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Physiology

MajorYear: 2019

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Overview

The Physiology major will teach students how the body works. Students will learn about the ways in which cells, organs and the whole body function in an integrated way. By understanding normal function, students will investigate disturbances in whole body systems such as those relating to the endocrine, cardiovascular, musculoskeletal, developmental and neural control systems. The experimental bases of physiology are emphasized and students will use contemporary techniques to examine questions in physiology. Discoveries in physiology have a broad impact upon health and medicine, environmental science, industry, nutrition, exercise and reproductive biology. Many of the discoveries from the human genome project rely on physiology to understand their impact on the human body.

Intended learning outcomes

On completion of the Physiology major students should have:

  • Developed knowledge of Physiology as a research-intensive multidisciplinary science across a broad range of fields.
  • Applied skills in the critical evaluation of scientific literature, physiological data and experimental design.
  • Developed the capacity to understand and apply practical skills and technologies in the solution of scientific problems, and to interact with a variety of technological approaches for measuring physiological parameters.
  • Developed the skills to communicate the results of Physiological studies concisely and unambiguously to both lay and scientific audiences.
  • Gained an appreciation of the historical background and evolution of scientific concepts across a range of scientific cultures.
  • Developed a sense of intellectual curiosity and a desire for lifelong learning, and a capacity to be creative and innovative.
  • Applied the scientific understanding developed through the degree to current issues facing mankind.
  • Collated information from a broad range of sources and applied that knowledge to contentious current issues.
  • Developed skills related to problem solving, teamwork, analytical reading, self assessment, and assessment of peers.

Structure

50 credit points

Completion of 50 points of study at Level 3.

Subject Options

Core subject

Code Name Study period Credit Points
PHYS30008 Frontiers in Physiology
Semester 2
12.5

Plus one of

Code Name Study period Credit Points
PHYS30001 Cardiovascular Health: Genes & Hormones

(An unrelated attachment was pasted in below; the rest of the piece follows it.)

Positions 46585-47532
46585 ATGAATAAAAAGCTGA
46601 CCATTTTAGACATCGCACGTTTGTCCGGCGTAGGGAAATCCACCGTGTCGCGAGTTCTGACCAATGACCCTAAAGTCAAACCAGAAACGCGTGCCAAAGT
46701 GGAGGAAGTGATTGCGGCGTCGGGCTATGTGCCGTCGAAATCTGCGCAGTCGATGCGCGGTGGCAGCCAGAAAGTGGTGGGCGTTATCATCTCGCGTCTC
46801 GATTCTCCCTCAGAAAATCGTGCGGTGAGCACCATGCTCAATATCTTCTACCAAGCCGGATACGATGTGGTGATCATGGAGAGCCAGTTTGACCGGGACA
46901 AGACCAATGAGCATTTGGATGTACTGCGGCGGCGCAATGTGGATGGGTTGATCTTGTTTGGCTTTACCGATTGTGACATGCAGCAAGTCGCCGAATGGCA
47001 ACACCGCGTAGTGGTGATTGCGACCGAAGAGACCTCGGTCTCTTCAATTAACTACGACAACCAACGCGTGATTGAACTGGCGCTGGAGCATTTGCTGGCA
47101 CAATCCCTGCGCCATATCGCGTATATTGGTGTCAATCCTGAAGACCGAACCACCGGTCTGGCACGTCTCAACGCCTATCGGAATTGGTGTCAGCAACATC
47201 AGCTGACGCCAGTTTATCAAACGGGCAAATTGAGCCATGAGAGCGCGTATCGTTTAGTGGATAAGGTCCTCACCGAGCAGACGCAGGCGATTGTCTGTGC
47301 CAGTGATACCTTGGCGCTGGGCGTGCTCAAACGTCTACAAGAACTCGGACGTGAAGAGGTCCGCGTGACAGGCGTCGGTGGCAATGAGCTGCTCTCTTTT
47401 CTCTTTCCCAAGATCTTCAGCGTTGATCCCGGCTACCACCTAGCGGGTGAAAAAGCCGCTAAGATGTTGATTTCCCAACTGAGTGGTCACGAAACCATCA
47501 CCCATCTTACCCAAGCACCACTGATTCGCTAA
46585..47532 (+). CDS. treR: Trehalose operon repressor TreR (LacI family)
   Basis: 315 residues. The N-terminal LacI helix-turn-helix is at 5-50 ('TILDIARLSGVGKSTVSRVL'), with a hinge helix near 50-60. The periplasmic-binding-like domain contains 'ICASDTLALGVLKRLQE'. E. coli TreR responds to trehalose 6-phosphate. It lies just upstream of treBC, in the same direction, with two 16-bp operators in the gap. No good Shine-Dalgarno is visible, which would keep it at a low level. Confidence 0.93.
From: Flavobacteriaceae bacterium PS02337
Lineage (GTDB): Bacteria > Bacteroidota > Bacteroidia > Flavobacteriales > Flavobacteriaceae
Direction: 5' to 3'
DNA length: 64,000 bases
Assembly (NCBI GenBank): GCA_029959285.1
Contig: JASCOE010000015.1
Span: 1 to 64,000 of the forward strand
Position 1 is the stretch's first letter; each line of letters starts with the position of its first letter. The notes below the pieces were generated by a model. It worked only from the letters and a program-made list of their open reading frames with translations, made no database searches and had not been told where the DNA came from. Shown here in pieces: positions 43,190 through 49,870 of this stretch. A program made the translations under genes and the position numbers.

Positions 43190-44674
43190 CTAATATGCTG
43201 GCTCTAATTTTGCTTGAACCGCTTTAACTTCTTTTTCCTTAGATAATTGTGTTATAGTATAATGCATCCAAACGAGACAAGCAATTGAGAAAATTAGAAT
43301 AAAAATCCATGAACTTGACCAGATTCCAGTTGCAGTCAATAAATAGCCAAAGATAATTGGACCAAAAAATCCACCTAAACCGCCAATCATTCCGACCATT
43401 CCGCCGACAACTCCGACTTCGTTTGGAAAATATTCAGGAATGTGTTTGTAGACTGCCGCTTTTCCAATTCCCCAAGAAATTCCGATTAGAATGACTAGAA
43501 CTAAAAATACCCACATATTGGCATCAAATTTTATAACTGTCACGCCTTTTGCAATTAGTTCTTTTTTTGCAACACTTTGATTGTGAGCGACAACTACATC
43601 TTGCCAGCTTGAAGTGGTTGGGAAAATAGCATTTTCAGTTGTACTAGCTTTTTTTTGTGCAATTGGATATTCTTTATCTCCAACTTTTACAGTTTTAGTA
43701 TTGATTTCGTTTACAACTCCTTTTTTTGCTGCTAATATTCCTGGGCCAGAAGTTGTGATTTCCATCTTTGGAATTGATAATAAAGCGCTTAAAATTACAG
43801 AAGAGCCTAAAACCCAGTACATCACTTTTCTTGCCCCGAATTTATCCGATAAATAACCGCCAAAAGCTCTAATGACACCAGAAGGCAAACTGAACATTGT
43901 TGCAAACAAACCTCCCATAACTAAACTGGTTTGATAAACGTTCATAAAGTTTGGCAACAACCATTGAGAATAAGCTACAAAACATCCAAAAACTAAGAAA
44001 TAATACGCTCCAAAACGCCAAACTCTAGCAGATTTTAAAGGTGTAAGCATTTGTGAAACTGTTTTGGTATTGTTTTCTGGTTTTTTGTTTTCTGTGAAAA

Semester 2
12.5
NEUR30002 Neurophysiology: Neurons and Circuits
Semester 1
12.5
PHYS30005 Muscle and Exercise Physiology
Semester 1
12.5

Plus two electives selected from

Code Name Study period Credit Points
ANAT30007 Human Locomotor Systems
Semester 1
12.5
ANAT30008 Viscera and Visceral Systems
Semester 2
12.5
BIOL30001 Reproductive Physiology
Semester 2
12.5
NEUR30002 Neurophysiology: Neurons and Circuits
Semester 1
12.5
NEUR30003 Principles of Neuroscience
Semester 1
12.5
NEUR30004 Complex Functions in Neuroscience
Semester 2
12.5
PHYS30001 Cardiovascular Health: Genes & Hormones
Semester 2
12.5
PHYS30005 Muscle and Exercise Physiology
Semester 1
12.5
PHYS30009 Experimental Physiology
Semester 1
12.5
BIOM30003 Biomedical Science Research Project
Summer Term
Summer Term
Semester 1
Semester 1
Semester 2
Semester 2
12.5
PATH30001 Mechanisms of Human Disease
Semester 1
12.5

An elective may also be selected from the range of biomedical science subjects (requires approval of the major coordinator)

Notes

This major is available to new generation Bachelor of Science students (B-SCI) and Bachelor of Biomedicine students. It is also available to Bachelor of Science students who commenced prior to 2008. The published structure of this major includes subjects available in the current year. Pre-2008 Bachelor of Science students who completed one or more Level 3 science subjects towards this major prior to 2010 should contact the Science Student Centre for advice on appropriate subjects to complete this major.

A quota has been applied to 3 optional subjects in this major.

Last updated: 17 April 2019